What does it mean for consumers? Inflation has climbed to a figure of 2.9%, spelling yet more bad news for cash-strapped consumers and leaving many questioning when the pressure on our finances will ever ease.
Although economists predicted that inflation would rise to a higher figure of 3%, what is clear is that Consumer Price Index (CPI) inflation is on an upward trend (up from 2.7% in May) as is Retail Price Index (RPI) inflation (up by 0.2% to 3.3% in June).
While a fall in the price of air fares, bread, fruit, vegetables and package holidays helped to prevent inflation climbing even further, CPI inflation is still at its highest recorded level since April 2012.
Although inflation is still well below the peak of 5.2% recorded in 2011, consumers are still facing increased costs for personal care items such as moisturiser and deodorant and domestic heating fuel.
However, it’s not all doom and gloom as some items have defied analysts’ forecasts and dipped in price, rather than increased, providing some relief for hard pressed consumers. These include bread, cereals and dairy products, potatoes and fruit.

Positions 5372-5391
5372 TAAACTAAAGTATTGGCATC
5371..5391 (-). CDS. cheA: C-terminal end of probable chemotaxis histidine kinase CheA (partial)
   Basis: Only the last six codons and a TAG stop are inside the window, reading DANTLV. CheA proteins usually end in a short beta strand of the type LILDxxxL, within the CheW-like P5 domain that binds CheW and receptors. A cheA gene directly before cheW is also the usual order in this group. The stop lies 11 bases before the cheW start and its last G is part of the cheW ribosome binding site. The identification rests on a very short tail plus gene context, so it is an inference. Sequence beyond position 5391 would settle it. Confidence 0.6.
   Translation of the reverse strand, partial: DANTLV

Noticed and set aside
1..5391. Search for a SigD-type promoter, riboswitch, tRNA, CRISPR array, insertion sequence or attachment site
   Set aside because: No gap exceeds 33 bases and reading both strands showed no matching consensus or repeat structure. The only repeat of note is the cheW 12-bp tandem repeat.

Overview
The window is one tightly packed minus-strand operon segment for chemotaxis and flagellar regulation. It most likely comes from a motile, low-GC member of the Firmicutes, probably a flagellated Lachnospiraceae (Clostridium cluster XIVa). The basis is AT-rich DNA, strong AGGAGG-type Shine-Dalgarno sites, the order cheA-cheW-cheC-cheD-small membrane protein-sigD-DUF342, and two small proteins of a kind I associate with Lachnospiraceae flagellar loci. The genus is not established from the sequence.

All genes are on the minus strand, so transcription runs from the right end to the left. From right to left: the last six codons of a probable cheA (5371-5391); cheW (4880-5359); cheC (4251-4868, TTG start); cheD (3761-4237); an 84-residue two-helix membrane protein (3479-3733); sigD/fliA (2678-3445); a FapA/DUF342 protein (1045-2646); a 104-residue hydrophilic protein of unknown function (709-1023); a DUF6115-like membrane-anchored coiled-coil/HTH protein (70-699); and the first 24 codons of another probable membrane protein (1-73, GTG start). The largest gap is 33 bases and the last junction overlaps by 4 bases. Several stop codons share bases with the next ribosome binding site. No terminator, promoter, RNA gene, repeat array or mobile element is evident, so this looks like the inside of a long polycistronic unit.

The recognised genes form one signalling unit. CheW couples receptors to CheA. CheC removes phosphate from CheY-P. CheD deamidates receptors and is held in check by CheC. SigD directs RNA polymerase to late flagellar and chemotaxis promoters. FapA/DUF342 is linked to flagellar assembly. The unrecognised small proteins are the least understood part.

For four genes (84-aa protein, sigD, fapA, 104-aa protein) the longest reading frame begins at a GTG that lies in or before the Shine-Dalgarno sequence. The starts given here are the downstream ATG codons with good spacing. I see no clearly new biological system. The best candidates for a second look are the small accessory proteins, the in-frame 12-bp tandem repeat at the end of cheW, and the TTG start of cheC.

While inflation has risen it seems that we can still get in our weekly shop and go on our annual holidays without paying over the odds.
But despite this glimmer of hope, the fact that the rise in inflation continues to outstrip an increase in our pay packets (with wages rising by just 1.3% in the three months to April) means that consumers are set to be playing a game of catch up when it comes to balancing their income with their expenditure.
Yet not all is lost, as the Treasury has said that the government has implemented measures that will help consumers balance the books, despite a backdrop of rising inflation.